Weston here, finally writing to pass on a story from Halloween.
After trick-or-treating with all four, we dropped the twins off at home and I took the two older boys for a few additional houses. On one porch we ran into some neighbors who have boys the same age as ours. As I chatted, the boy about Caleb's age asked to see his "Jango Fett" gun, and Caleb being the sweet natured kid, which will come back to haunt (Halloween pun fully intended) him here in a minute. The courteous young boy looked over the gun in admiration until another, slightly less courteous child, somewhere in between Caleb and Aidan's age, entered the fray. He too wanted to see the coveted gun and Caleb was glad to give him a turn.
I told Caleb and Aidan it was time to head back and Caleb politely asked for the gun back several times with no success, and the final inquiry soliciting a response of "I like it so it's mine!" from the increasingly unruly child. I was trying to encourage Caleb to continue the polite approach, as I didn't feel totally comfortable stepping in, not knowing this kid, and his mother having just ran a couple houses down to make sure their door was locked.
Enter Aidan. Aidan, having no fear of the older, though not necessarily that much bigger, boy marched right up to him and said "You need to give it back, that's Caleb's!" After a few more exchanges of stubborn phrases from both, Aidan seemed to see he was getting no where, even with the more forceful approach and just grabbed the gun. A tugging match ensued as Aidan continued to yell dictums as Caleb's advocate.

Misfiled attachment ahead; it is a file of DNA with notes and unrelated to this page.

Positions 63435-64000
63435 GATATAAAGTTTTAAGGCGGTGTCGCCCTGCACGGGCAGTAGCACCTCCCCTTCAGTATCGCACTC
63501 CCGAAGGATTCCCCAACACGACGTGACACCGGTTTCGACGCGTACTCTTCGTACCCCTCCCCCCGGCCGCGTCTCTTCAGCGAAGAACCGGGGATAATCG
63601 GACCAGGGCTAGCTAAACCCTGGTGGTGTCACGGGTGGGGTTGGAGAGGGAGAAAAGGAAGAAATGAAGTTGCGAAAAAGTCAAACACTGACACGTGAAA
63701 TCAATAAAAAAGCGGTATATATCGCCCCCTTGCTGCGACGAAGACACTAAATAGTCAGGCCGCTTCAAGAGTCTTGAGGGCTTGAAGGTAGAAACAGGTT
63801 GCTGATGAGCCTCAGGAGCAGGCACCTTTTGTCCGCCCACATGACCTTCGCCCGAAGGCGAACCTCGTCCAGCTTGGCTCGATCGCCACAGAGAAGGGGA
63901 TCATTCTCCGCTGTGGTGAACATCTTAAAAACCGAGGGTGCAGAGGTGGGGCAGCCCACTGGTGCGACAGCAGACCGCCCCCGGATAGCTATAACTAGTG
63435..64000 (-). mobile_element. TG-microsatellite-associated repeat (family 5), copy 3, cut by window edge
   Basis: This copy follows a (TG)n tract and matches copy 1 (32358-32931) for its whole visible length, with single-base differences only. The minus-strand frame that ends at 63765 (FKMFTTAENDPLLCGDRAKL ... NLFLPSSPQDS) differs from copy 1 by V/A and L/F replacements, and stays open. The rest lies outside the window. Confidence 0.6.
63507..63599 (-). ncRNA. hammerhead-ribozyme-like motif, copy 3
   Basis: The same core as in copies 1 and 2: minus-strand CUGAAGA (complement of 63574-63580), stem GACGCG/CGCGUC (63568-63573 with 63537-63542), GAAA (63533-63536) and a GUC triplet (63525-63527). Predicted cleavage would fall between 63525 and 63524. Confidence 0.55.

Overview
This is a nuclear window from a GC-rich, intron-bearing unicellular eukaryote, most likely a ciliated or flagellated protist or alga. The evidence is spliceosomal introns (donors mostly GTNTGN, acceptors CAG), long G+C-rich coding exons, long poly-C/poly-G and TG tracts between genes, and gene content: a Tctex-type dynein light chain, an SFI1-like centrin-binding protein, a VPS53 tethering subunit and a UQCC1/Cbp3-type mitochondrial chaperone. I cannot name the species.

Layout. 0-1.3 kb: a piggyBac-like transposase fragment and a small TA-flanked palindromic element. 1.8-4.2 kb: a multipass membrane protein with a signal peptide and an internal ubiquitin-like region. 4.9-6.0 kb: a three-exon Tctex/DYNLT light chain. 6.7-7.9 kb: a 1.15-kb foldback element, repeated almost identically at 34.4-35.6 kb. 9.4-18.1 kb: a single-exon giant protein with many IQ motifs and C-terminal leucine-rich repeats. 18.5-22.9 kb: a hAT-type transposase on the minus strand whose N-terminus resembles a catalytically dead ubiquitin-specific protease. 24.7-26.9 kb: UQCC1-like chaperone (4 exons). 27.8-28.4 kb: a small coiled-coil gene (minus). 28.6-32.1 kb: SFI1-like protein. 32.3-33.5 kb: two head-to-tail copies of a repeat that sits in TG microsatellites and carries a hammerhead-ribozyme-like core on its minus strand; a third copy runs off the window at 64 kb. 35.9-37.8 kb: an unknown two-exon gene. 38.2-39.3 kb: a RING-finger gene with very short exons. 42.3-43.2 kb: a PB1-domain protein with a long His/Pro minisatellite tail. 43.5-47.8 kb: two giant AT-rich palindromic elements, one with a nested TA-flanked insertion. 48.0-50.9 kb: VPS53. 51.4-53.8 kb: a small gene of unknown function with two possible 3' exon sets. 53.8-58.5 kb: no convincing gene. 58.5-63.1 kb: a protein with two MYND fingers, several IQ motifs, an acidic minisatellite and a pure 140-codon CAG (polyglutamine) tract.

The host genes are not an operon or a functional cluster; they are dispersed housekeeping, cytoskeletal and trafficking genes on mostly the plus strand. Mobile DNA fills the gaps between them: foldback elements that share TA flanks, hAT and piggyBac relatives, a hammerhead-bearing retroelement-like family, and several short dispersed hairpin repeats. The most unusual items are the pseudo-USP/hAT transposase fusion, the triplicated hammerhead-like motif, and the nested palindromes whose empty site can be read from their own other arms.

Of course, I stood there, motionless, telling myself I still didn't want to intervene because I didn't know the kid, but it was more like the way we tend to get sucked into a good car chase on tv, you know the outcome, you know it's going to end badly, and yet, you watch.
The older boy managed to yank the gun out of Aidan's hand. At this point, our neighbors, friends with the boy's parents, felt obligated to step in and tried to resolve the situation. The boy dodged them both and headed around behind the large porch bench. As the closed in on him, Caleb went in as well, accidentally kicking a power cord that was attached to a large, plastic light-up pumpkin up on the porch wall. Noticing the falling decor, the mom of our courteous neighbor boys (who had been in hot pursuit of the ruffian) dove to the floor in attempt to save the bright orange pumpkin. Sadly, despite sacrificing herself, the pumpkin hit and the light went out. Fortunately, the distraction gave her husband a chance to snag the gun and return it to Caleb.
I snapped out of my coma and apologized profusely as we made an exit that was apparently a few minutes too late. I did take Caleb back with a replacement bulb for the pumpkin and hopefully all is well there. What still sits so well with me though is Aidan. It's one thing to stand up to others and stand up for yourself, but to see him stand up so strongly and passionately for his older brother was exciting. Just goes to show they're never to young to encourage them to enact justice on behalf of others, especially family.